Last Updated on May 6, 2015, by eNotes Editorial. Word Count: 278
In his attempt to identify the psychological basis for the variety of religious experience, James delineates the following principles, which reflected a growing need to explain spirituality in general, and Christian spiritual life in particular, in the context of a growing secularism at the beginning of the twentieth century:Neurological and physiological conditions are as irrelevant in evaluating a person’s religious experiences as they are in evaluating a scientist’s physical hypothesis. Religious experiences should be evaluated in terms of their philosophical reasonableness and moral helpfulness. A person’s psychological makeup contributes to the more specific characteristics of a person’s religious experiences, and this accounts for the variety among religious experiences. An examination of the reports of religious experience discloses three general beliefs and two psychological characteristics. The beliefs are: (1) the visible world is part of a more spiritual universe from which it draws its significance; (2) that union or harmonious relations with that higher universe is our true end; and (3) that prayer or communion with the spirit thereof is a process in which spirit energy produces effects within the phenomenal world. The two psychological characteristics are: (1) a new zest that adds itself like a gift to life; and (2) an assurance of safety and a temper of peace, and in relation to others, a preponderance of loving affection. The differences between religious beliefs are differences in over-beliefs, the way in which the vaguer and more general beliefs are made specific and the spiritual is related to the cosmos. Religious experiences are primarily concerned with individual feelings and destinies, but this is not to be deplored; such experiences deal with realities in the completest sense of that term.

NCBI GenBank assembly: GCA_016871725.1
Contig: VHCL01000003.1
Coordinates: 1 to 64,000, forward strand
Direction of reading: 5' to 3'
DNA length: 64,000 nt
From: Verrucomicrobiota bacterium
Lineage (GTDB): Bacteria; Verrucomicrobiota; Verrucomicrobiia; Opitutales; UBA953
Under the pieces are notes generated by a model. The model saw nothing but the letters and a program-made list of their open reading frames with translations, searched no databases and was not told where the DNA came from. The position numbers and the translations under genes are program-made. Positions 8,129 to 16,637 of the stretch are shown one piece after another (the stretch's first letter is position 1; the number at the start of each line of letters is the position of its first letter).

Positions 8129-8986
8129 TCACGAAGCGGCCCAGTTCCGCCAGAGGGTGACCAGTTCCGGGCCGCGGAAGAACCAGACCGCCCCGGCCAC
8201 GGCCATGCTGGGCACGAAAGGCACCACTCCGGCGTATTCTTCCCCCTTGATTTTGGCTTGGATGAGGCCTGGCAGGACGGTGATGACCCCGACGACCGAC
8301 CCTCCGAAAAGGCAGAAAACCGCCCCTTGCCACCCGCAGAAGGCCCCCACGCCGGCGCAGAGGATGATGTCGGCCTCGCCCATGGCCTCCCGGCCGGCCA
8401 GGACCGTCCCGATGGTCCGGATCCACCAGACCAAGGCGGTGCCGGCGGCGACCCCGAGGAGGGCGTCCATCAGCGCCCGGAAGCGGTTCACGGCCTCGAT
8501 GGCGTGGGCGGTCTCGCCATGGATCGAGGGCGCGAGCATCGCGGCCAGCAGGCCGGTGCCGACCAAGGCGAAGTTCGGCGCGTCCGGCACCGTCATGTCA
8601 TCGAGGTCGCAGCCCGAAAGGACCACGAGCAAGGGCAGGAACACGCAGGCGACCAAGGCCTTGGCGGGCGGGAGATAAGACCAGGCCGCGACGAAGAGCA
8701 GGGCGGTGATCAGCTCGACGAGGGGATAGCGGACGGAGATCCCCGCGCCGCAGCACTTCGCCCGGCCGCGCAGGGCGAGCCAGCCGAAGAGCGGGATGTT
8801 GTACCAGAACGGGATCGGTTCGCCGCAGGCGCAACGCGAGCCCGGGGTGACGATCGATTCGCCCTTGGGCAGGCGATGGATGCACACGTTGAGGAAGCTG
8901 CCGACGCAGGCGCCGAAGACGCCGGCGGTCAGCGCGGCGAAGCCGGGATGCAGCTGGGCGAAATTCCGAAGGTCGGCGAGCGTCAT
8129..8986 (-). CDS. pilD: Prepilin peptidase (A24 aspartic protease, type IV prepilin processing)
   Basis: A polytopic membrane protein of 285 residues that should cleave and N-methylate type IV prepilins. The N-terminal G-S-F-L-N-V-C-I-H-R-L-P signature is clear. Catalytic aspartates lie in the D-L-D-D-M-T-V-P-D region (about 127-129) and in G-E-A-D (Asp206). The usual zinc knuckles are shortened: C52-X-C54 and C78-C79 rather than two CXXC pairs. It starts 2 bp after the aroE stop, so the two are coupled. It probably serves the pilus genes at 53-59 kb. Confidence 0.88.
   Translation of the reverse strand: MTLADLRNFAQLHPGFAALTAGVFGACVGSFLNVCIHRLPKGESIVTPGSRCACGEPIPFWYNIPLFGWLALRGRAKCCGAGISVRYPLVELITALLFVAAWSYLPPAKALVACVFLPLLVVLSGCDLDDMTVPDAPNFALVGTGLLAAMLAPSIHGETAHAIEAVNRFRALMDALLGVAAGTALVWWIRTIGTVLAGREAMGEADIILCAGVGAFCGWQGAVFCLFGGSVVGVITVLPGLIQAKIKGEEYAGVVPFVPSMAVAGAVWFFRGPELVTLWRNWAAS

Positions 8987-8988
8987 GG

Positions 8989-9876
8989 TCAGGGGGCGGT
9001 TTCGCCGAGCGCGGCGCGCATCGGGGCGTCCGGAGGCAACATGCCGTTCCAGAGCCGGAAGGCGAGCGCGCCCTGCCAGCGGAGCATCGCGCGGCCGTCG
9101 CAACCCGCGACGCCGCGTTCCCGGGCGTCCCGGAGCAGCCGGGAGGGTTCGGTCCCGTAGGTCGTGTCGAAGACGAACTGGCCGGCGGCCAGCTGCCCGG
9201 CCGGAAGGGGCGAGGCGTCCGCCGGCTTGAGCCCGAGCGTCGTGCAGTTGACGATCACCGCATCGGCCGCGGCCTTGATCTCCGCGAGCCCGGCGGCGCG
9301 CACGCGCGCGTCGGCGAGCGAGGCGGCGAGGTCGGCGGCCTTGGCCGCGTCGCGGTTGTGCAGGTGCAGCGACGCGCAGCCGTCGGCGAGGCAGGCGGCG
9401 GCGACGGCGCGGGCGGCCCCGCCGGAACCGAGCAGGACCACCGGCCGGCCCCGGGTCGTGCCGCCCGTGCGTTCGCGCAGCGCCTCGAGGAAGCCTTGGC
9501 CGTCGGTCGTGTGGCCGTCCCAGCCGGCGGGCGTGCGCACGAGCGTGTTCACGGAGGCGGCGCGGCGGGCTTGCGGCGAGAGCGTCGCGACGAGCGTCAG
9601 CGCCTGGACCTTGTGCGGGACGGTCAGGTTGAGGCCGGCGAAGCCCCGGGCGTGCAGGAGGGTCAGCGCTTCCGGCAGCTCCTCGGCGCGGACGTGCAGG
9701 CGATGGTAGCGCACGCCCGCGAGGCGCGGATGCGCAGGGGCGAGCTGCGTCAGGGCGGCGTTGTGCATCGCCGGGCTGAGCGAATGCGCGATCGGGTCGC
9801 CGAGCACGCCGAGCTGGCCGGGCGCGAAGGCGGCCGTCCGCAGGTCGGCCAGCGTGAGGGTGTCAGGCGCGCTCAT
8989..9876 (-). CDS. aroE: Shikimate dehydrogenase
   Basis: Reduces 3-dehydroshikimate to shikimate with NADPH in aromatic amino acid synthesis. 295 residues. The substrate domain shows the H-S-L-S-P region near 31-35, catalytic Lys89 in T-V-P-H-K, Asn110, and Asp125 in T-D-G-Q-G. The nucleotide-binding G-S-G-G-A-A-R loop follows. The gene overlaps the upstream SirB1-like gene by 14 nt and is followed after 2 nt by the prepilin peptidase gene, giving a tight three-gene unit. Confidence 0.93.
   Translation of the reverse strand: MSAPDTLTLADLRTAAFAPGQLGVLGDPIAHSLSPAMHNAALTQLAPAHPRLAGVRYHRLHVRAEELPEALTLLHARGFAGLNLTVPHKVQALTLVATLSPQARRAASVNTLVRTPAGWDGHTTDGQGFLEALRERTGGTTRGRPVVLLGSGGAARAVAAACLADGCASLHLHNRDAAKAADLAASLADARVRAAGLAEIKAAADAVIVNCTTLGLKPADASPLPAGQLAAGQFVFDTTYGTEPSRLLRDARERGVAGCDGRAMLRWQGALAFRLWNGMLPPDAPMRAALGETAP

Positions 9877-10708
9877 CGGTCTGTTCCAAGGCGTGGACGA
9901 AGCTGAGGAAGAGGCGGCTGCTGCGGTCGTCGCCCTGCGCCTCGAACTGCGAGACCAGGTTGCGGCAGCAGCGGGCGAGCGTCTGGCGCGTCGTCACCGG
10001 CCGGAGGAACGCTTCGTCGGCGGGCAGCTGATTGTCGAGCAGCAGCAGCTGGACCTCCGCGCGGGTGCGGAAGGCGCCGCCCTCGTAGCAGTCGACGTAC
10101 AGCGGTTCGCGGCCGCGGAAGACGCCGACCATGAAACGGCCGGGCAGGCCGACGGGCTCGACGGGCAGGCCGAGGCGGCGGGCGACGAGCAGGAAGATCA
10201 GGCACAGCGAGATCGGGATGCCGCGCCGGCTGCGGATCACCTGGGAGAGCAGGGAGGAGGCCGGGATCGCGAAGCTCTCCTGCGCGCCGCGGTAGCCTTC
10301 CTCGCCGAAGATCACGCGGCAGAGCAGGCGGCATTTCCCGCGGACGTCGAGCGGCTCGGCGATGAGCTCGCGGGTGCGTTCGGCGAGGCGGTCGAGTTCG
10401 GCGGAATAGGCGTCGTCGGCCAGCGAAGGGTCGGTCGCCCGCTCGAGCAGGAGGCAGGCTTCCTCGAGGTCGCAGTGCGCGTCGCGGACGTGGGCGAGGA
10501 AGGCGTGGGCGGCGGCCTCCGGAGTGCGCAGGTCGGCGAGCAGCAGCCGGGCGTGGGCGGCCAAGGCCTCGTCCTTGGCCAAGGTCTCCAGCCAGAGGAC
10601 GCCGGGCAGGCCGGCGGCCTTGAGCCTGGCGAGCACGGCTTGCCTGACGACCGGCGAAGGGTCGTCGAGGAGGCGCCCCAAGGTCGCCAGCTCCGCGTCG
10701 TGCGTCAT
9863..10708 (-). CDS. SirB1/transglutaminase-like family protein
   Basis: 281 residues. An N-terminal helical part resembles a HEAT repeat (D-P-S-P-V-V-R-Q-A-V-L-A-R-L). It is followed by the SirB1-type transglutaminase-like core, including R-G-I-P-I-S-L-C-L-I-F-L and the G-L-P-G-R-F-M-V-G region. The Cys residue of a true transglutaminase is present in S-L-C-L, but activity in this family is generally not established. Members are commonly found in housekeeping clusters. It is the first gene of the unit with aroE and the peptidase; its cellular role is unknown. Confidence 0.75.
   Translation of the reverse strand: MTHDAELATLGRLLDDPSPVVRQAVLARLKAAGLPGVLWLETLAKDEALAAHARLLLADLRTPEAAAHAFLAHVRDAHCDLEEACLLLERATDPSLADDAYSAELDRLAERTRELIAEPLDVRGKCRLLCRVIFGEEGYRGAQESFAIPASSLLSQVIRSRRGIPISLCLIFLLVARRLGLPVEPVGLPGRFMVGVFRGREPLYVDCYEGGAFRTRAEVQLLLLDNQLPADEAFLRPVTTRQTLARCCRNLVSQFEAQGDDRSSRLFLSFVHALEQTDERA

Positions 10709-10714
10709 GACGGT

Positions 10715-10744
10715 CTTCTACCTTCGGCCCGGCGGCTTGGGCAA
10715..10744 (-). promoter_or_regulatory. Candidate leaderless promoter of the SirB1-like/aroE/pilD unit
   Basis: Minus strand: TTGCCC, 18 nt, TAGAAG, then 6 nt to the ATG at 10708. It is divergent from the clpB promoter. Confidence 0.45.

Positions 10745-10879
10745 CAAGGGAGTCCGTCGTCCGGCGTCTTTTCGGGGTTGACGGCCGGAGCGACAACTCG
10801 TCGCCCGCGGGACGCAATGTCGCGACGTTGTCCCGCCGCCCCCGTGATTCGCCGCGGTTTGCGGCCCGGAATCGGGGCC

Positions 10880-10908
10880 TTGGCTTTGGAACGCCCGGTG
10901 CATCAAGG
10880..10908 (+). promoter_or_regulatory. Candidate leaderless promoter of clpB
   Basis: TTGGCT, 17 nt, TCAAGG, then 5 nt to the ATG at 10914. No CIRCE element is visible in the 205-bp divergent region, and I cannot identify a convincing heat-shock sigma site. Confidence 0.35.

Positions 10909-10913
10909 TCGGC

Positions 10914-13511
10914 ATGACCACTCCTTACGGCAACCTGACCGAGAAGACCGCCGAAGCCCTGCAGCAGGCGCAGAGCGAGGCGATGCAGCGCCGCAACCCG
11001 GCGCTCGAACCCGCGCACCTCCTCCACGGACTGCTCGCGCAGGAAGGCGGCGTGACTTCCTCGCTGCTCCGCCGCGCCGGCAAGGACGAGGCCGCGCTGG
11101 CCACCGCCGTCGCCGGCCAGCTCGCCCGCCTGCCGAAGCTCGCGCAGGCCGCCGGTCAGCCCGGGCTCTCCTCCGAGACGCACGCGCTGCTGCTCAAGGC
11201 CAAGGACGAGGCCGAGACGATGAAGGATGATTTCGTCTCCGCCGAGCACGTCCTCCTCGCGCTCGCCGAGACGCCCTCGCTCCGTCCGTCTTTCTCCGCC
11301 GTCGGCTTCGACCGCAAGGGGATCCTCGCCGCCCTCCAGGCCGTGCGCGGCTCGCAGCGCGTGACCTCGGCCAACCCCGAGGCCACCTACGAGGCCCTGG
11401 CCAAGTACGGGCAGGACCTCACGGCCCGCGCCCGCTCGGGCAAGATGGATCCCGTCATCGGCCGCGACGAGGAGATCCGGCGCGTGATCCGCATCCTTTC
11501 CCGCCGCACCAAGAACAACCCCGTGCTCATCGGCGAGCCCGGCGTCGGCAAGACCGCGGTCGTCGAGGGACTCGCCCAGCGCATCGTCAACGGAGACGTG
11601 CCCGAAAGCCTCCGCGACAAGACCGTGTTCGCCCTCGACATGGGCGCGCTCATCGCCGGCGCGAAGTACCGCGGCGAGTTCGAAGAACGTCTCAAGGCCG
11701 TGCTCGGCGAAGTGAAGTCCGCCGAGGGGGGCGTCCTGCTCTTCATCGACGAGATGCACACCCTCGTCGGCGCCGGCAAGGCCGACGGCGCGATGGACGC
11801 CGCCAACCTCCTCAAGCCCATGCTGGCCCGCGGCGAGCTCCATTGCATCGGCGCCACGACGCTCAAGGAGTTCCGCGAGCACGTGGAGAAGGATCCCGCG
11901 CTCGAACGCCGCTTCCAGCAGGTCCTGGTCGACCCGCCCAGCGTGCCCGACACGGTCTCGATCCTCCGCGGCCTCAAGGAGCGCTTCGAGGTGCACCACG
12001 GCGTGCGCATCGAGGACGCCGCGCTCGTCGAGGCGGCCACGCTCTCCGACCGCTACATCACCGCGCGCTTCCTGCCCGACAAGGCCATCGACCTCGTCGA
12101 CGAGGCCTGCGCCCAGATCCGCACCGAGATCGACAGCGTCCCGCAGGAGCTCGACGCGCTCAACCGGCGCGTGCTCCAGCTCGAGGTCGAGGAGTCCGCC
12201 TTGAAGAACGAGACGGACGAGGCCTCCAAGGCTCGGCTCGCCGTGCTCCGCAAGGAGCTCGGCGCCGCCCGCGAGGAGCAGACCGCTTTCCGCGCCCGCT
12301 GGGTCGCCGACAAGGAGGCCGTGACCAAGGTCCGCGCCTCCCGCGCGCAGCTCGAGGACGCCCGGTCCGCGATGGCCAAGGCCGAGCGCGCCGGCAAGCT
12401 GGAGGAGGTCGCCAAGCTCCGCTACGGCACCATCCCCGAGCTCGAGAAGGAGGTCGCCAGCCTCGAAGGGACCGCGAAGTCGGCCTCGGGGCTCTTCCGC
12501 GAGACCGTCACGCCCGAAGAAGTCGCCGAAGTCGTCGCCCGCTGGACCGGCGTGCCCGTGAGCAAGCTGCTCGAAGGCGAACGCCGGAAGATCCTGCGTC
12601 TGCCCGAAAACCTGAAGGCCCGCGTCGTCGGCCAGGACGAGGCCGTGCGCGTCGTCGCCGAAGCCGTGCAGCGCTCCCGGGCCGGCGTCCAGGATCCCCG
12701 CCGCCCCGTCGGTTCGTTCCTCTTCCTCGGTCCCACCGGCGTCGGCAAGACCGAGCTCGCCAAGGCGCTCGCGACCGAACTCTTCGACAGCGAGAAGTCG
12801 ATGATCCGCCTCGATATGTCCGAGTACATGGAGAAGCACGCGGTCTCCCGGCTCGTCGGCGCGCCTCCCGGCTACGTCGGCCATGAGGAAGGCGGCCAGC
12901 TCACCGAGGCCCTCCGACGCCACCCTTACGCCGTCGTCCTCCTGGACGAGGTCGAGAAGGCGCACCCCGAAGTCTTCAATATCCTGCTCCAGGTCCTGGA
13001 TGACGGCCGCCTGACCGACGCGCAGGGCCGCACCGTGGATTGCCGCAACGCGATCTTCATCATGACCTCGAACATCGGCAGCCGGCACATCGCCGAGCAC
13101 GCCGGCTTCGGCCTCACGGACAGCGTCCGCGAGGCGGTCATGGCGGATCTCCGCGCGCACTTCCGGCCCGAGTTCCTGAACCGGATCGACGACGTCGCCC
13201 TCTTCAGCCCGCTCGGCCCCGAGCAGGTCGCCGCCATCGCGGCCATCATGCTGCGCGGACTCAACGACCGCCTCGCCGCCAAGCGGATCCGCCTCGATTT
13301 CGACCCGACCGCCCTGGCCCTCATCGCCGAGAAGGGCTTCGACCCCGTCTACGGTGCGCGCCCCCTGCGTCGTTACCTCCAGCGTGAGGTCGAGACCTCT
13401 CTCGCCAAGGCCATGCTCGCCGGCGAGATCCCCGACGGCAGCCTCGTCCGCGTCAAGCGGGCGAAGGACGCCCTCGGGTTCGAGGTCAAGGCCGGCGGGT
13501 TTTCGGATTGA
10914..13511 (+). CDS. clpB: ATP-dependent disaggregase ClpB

Last Updated on May 6, 2015, by eNotes Editorial. Word Count: 1188
In order to talk about religious experience, James must first define the term religion. He quickly points out that the main theme of his lectures is not the institution of religion but rather the personal experience of it. His focus is on the psychological aspects of religion, and to do this, he must deal with the individual. Following the same premise, he also states that it is not the rules and rituals of religious experience in which he is interested but the religious feelings and the emotions of the individual. To this end, he relies on stories about people he has known and works of literature and autobiography he has read. He writes that he does not want to use examples from religious people who follow ‘‘the conventional observances’’ of their country. In other words, he does not want to use examples of people who comply with the dictates of their church. Rather, he wants to use only people who have what he calls original experiences. The religion he refers to is that which ‘‘exists not as a dull habit, but as an acute fever.’’ Having established this definition, James then tackles all aspects of the personal religious experiences.
There is a sense of an unknown reality or power that exists in religious experiences. This sense is the basis of belief. Whatever this feeling is, it cannot be seen and yet it gives the believer the idea that there is some mystical order in life. As James writes, religious experience imparts the desire to align oneself with this power, as it is the source of supreme good in which all things are harmonious. This belief, James states, is the ‘‘religious attitude of the soul.’’ Belief in general, James writes, is like stating ‘‘as if.’’ Taking the concept from philosopher Immanuel Kant, James offers the conclusion that belief consists of...
(The entire section contains 1466 words.)
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